A group of Christians who believe every word of the Bible is true have cut the ribbon on a 510-foot-long (155 metre) version of Noah’s Ark which cost more than $100 million to build.
The ark, in rural Kentucky about 20 miles south of Cincinatti, has been criticized by evolutionists, who say it will be detrimental to science education.
But Australian Ken Ham, president of Answers in Genesis, the ministry that built the ark, said he believed it would be one of the ‘greatest Christian outreaches of this era in history.’
Since its announcement in 2010, the ark project has rankled opponents who say the attraction should not have won state tax incentives, and there are plans for a protest rally tomorrow when it opens to the public for the first time.
Inside the Ark are museum-style exhibits: displays of Noah’s family along with rows of cages containing animal replicas, including dinosaurs. But the project has been criticized by pro-science groups who say it is based on a myth
Answers in Genesis, the ministry that built the ark, says it is built based on dimensions in the Bible
The group believes God created everything about 6,000 years ago — man, dinosaurs and everything else
The museum-style exhibits inside the giant ark feature biblical scenes, but also caged replicas of baby dinosaurs
This 510-foot-long (155 metre), $135 million Noah’s ark is the brain child of Australian creationist Ken Ham
The massive ark, based on the tale of a man who got an end-of-the-world warning from God about a massive flood, will open on Thursday
Mr Ham said the massive ark, based on the tale of a man who got an end-of-the-world warning from God about a massive flood, will stand as proof that the stories of the Bible are true.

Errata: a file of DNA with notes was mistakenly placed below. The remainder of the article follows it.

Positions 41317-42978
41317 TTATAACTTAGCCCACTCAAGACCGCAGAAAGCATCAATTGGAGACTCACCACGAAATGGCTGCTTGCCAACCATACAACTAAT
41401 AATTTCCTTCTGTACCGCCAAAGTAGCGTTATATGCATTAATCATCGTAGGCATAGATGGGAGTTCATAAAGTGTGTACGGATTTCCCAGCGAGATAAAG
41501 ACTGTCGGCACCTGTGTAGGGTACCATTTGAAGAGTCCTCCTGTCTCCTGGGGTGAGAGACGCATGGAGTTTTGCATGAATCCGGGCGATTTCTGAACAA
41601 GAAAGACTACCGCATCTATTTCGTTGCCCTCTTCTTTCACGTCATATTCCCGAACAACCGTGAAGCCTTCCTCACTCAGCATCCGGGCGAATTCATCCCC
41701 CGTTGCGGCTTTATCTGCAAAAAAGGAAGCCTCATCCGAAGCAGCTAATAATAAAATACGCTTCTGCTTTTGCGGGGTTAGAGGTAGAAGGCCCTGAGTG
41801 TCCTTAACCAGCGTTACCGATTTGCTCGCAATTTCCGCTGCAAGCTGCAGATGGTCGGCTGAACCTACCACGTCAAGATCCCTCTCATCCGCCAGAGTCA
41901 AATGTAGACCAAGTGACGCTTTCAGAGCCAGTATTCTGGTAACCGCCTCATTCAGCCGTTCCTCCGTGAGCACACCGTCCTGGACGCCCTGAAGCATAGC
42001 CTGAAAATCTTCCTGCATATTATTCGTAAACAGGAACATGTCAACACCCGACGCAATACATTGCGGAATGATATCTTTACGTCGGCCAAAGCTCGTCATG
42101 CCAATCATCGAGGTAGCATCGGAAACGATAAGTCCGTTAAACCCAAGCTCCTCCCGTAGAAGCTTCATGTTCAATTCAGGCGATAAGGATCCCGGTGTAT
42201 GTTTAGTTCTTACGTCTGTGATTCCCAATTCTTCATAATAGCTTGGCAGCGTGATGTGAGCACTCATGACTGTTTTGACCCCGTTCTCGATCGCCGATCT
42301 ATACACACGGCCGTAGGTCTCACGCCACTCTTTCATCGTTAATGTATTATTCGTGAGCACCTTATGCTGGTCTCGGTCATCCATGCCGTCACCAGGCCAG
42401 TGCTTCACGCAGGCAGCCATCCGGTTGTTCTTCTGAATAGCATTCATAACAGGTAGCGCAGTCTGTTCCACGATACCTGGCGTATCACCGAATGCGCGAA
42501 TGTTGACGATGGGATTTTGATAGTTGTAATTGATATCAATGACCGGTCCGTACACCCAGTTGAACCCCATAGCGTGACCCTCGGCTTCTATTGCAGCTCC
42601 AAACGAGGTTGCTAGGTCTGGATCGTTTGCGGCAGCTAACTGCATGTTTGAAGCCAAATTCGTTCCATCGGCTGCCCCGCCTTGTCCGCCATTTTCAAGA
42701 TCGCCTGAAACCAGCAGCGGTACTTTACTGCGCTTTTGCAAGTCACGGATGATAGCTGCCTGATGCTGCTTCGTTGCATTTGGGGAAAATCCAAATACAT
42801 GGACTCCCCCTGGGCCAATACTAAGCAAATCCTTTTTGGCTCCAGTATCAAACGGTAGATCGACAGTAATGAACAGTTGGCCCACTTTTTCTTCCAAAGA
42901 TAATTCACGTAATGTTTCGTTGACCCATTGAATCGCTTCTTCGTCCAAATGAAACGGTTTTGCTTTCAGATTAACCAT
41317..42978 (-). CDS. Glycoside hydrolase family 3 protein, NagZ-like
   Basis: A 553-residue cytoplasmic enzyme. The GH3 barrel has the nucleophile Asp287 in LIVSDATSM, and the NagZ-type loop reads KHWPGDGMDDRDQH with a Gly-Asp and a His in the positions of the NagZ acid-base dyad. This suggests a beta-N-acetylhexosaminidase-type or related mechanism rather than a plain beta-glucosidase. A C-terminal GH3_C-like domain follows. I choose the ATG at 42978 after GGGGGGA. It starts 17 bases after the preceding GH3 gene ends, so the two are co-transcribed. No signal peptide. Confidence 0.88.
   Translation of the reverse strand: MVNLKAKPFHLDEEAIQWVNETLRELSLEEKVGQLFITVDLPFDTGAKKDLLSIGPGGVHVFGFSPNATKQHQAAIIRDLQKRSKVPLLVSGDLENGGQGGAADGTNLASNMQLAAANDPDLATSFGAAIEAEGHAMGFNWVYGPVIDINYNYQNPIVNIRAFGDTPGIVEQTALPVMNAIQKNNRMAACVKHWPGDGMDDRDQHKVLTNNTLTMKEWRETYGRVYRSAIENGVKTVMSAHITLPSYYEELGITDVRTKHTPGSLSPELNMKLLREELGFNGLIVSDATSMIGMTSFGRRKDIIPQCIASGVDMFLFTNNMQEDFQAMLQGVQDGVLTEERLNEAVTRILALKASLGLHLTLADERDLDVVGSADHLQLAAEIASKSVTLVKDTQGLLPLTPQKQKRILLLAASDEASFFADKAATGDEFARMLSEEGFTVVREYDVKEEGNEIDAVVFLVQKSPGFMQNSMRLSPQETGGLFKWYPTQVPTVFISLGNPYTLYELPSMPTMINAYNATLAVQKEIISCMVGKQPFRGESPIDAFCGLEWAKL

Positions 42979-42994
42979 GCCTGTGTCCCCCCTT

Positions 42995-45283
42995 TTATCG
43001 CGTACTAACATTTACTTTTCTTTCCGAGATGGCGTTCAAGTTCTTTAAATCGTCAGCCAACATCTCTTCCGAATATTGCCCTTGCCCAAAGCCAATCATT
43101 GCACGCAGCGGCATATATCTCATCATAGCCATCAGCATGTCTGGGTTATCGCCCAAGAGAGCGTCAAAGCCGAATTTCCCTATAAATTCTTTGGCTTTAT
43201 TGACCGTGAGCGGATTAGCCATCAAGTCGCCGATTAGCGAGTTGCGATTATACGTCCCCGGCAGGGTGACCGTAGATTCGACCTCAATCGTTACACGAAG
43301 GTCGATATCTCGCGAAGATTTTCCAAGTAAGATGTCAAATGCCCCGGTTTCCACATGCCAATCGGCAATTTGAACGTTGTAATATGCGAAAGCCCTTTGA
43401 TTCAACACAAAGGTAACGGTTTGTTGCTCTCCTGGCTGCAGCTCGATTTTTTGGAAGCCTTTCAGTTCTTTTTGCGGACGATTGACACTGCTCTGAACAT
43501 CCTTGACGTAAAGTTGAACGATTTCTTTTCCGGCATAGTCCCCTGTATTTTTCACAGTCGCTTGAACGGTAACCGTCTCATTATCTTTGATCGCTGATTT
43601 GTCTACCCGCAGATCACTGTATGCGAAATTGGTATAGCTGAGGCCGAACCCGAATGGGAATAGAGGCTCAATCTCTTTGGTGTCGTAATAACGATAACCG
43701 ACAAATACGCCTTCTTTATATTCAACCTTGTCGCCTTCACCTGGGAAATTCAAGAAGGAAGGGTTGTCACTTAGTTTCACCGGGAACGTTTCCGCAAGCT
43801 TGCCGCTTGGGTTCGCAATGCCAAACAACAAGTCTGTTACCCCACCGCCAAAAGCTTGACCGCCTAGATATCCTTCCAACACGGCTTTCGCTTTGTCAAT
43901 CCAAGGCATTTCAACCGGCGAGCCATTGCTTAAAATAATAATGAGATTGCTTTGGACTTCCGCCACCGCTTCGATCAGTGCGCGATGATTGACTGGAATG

‘People are going to come from all over the world,’ Ham said to thousands of people in front of the ark.
The group invited media and thousands of supporters for a preview yesterday, the first glimpse inside the giant, mostly wood structure.
The Governor of Kentucky, Matt Bevin, and the state’s Lieutenant Governor, Jenean Hampton, both attended the ribbon-cutting ceremony.
The ark will open to the public tomorrow and Ham’s group has estimated it will draw two million visitors in its first year, putting it on par with some of the big-ticket attractions in nearby Cincinnati.
But a protest is planned by the Tri-State Freethinkers and their spokesman Jim Helton said: ‘Basically, this boat is a church raising scientifically illiterate children and lying to them about science.
‘It’s a clear violation of separation of church and state. What they’re doing is utterly ridiculous and anywhere else, I don’t think it would be allowed,’ said Mr Helton.
Ken Ham’s group estimates it will draw 2 million visitors in its first year, making it a major tourist draw card for Kentucky
The group says the ark is built based on dimensions in the Bible. Inside are museum-style exhibits: displays of Noah’s family along with rows of cages containing animal replicas, including dinosaurs.
The group believes that God created everything about 6,000 years ago — man, dinosaur and everything else — so dinosaurs still would’ve been around at the time of Noah’s flood.
Scientists say dinosaurs died out about 65 million years before man appeared.
Ham said the total cost of the ark surpassed $100million, a far cry from a few years ago, when fundraising for the boat was sluggish and much larger theme park plans had to be scaled back.
Source: Mail Online